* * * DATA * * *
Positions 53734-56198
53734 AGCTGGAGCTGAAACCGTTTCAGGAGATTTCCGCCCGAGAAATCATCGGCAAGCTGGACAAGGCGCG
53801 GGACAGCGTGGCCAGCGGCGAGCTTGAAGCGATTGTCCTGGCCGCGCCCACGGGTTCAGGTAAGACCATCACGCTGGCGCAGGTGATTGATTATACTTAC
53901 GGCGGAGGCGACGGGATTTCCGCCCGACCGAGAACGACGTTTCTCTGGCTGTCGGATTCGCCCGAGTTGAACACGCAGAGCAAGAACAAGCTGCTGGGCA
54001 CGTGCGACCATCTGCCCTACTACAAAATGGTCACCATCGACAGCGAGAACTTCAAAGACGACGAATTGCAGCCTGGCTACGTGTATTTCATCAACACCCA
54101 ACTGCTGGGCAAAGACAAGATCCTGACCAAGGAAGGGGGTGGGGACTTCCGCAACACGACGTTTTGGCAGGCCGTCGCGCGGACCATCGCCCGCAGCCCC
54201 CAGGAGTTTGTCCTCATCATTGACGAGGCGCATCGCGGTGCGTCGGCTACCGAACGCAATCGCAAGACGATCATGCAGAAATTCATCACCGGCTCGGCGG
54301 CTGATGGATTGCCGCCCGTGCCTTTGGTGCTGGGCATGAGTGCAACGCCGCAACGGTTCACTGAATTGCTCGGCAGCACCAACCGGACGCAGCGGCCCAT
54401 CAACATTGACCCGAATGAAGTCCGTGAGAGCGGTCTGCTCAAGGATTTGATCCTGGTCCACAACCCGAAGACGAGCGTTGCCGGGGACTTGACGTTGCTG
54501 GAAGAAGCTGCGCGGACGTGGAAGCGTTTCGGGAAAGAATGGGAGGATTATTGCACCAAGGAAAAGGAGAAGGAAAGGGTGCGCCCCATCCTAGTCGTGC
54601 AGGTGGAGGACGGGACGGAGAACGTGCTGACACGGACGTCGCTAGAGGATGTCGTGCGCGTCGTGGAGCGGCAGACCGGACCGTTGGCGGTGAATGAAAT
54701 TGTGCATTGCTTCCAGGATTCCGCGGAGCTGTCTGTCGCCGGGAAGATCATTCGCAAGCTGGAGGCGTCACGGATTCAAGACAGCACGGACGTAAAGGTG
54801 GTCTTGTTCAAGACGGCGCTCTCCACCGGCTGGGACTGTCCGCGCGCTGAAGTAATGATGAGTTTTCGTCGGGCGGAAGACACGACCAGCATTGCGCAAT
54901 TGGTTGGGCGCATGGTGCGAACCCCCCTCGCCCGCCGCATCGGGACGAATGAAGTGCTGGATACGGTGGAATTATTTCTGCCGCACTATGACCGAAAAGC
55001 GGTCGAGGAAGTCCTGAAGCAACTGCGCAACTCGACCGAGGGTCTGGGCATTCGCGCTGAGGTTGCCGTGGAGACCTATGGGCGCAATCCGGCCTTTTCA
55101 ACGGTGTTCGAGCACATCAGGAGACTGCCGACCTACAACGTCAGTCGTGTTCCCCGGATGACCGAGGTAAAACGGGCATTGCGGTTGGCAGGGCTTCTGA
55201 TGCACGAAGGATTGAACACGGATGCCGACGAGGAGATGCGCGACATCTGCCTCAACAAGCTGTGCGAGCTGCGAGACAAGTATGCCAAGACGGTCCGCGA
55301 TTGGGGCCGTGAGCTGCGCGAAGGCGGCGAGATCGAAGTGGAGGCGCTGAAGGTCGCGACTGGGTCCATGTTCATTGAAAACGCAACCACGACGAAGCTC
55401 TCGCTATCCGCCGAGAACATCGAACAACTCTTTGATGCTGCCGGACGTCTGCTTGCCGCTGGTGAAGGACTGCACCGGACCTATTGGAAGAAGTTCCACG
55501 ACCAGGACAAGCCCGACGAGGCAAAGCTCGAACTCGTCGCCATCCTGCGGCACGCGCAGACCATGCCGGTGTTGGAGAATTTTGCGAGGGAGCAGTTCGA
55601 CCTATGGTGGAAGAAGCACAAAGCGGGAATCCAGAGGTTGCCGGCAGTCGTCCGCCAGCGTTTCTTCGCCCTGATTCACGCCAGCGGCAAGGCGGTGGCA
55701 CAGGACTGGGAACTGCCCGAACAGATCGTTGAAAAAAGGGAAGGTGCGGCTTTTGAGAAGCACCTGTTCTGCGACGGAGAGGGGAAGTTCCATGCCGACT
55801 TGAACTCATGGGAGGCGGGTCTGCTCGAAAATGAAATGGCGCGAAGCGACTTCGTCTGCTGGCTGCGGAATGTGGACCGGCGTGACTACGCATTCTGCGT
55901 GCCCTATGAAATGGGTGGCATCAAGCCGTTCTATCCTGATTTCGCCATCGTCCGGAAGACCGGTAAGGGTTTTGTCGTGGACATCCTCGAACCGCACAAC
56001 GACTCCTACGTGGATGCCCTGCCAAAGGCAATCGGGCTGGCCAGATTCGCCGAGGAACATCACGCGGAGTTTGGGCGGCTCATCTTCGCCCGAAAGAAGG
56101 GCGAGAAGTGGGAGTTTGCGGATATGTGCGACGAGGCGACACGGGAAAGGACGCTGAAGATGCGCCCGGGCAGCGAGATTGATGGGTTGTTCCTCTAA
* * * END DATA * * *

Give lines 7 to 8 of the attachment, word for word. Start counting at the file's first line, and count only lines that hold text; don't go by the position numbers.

54201 CAGGAGTTTGTCCTCATCATTGACGAGGCGCATCGCGGTGCGTCGGCTACCGAACGCAATCGCAAGACGATCATGCAGAAATTCATCACCGGCTCGGCGG
54301 CTGATGGATTGCCGCCCGTGCCTTTGGTGCTGGGCATGAGTGCAACGCCGCAACGGTTCACTGAATTGCTCGGCAGCACCAACCGGACGCAGCGGCCCAT